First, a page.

Friday, 31 July 2015

Book Review: A Wild Sheep Chase by Haruki Murakami

http://www.goodreads.com/book/show/20629795-a-wild-sheep-chaseWhen after many years an old friend turns up from nowhere all of a sudden, be it in person or through an object or words reviving the memory of him or her, it can be a joyful, an unpleasant or even a disturbing experience. This is because such an unexpected reapparition usually evokes a past long done with, maybe almost forgotten or not voluntarily remembered. Sometimes it also gives rise to speculations about what the friend has been up to during all those years out of sight and about the reasons why s/he emerges just now. In A Wild Sheep Chase by Haruki Murakami a letter from a friend of his youth known by the sobriquet “Rat” and the photo of a sheep herd on a mountain pasture send the nameless narrator off into a big adventure on a mysterious farm in Northern Hokkaidō.

Murakami Haruki (村上 春樹) was born in Kyōto, Japan, in January 1949. He studied drama in Tōkyō and opened a Jazz club with his wife after graduation. Only several years later, in 1978, he wrote his prize-winning debut novel Hear the Wind Sing (風の歌を聴け) published in 1979. Two sequels to it, Pinball, 1973 (1973年のピンボール) and A Wild Sheep Chase (羊をめぐる冒険), came out in 1980 and 1982 respectively. An independent follow-up to The Trilogy of the Rat is the novel Dance, Dance, Dance (ダンス・ダンス・ダンス) from 1988. The most notable novels of the bestselling author, who has repeatedly been rumoured as a possible recipient of the Nobel Prize in Literature, are Norwegian Wood (ノルウェイの森: 1987), The Wind-Up Bird Chronicle (ねじまき鳥クロニクル: 1994/95), Kafka on the Shore (海辺のカフカ: 2002), After Dark (アフターダーク: 2004), and 1Q84 (2009/10). He also wrote a considerable number of short stories and essays and translated important literary works from English into Japanese. His latest published book is a short story collection titled 女のいない男たち (2014; Men Without Women) not yet available in English translation. Murakami Haruki lives in Ōiso, Kanagawa, Japan.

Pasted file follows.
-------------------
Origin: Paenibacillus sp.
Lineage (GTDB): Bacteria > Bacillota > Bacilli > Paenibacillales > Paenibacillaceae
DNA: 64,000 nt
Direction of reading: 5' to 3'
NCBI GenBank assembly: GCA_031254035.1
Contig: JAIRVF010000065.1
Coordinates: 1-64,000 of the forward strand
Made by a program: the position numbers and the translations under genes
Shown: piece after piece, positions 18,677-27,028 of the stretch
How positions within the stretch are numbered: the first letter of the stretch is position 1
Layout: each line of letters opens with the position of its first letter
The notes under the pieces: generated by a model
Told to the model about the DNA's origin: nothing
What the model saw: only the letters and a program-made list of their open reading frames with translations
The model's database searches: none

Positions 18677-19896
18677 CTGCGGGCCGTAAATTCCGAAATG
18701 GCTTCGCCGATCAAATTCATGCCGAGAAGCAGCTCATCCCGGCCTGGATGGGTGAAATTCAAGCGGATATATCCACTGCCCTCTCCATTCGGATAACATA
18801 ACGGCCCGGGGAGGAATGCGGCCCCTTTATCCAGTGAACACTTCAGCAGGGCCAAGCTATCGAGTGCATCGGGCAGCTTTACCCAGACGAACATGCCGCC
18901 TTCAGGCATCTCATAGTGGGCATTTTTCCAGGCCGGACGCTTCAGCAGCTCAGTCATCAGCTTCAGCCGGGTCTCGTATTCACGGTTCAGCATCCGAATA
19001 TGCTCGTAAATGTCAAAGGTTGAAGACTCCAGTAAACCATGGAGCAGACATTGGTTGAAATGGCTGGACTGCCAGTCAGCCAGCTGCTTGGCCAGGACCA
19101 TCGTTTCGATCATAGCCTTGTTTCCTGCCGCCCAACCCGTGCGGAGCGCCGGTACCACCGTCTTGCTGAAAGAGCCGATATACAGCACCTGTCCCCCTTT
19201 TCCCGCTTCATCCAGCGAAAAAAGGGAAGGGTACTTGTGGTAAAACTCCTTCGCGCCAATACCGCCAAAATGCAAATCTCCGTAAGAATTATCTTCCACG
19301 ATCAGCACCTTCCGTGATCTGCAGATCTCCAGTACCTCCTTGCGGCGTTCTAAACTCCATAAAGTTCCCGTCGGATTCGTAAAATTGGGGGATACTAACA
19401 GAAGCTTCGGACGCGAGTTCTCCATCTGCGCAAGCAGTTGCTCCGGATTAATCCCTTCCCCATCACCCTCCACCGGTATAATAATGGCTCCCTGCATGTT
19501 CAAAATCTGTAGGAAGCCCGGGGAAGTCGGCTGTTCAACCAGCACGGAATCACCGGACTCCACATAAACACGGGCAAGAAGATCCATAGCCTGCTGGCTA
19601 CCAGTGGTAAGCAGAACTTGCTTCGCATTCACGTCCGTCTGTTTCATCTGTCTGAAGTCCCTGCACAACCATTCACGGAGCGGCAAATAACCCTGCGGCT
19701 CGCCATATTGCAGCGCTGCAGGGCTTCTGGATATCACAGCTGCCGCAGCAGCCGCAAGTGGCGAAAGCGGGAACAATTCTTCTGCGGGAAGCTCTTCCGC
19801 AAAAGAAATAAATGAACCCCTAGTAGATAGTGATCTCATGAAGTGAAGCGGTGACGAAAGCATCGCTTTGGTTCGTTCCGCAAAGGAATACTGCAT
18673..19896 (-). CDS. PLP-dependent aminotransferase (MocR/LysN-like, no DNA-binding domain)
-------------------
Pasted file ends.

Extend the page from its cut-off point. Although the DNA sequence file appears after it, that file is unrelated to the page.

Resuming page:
The nameless first-person narrator of A Wild Sheep Chase is twenty-nine years old and the co-founder of a small translating business in Tōkyō that has grown into a thriving advertising agency, but his heart is no longer in it. In fact, his life has become such dull routine that he feels as if nothing exciting or important could still lie ahead. On 29 December 1977 he receives a letter from a friend called “Rat” whom he hasn’t seen for ten years and in May 1978 another letter in which he is asked two favours. Firstly, the friend begs him to pass on his good-bye to Jay, the owner of the bar where they used to hang about, and to the woman who was his lover five years earlier when he left town in a hurry. Secondly, he wants the narrator to see to it that the attached black-and-white picture of a sheep herd is published. A few days later he sets out to comply with the first wish of his old friend. Summer passes. The narrator is divorced from his wife who left him in spring and soon falls under the spell of the most beautiful ears that he has ever seen although he only knows the photos. He tracks down the woman and they become lovers. Her ears are not only beautiful, though, they also give her clairvoyant powers. So one night she foretells that the phone will ring and that it will be about sheep. As it turns out, his friend’s photo of the sheep herd, which the narrator used in a corporate newsletter of a life insurance company, shows a sheep with a star on its back that the dying boss of the Japanese shadow powers has been looking for everywhere. To save his skin the narrator has to find the sheep… and “Rat” whom he suspects to be on the island of Hokkaidō. And thus the actual chase begins.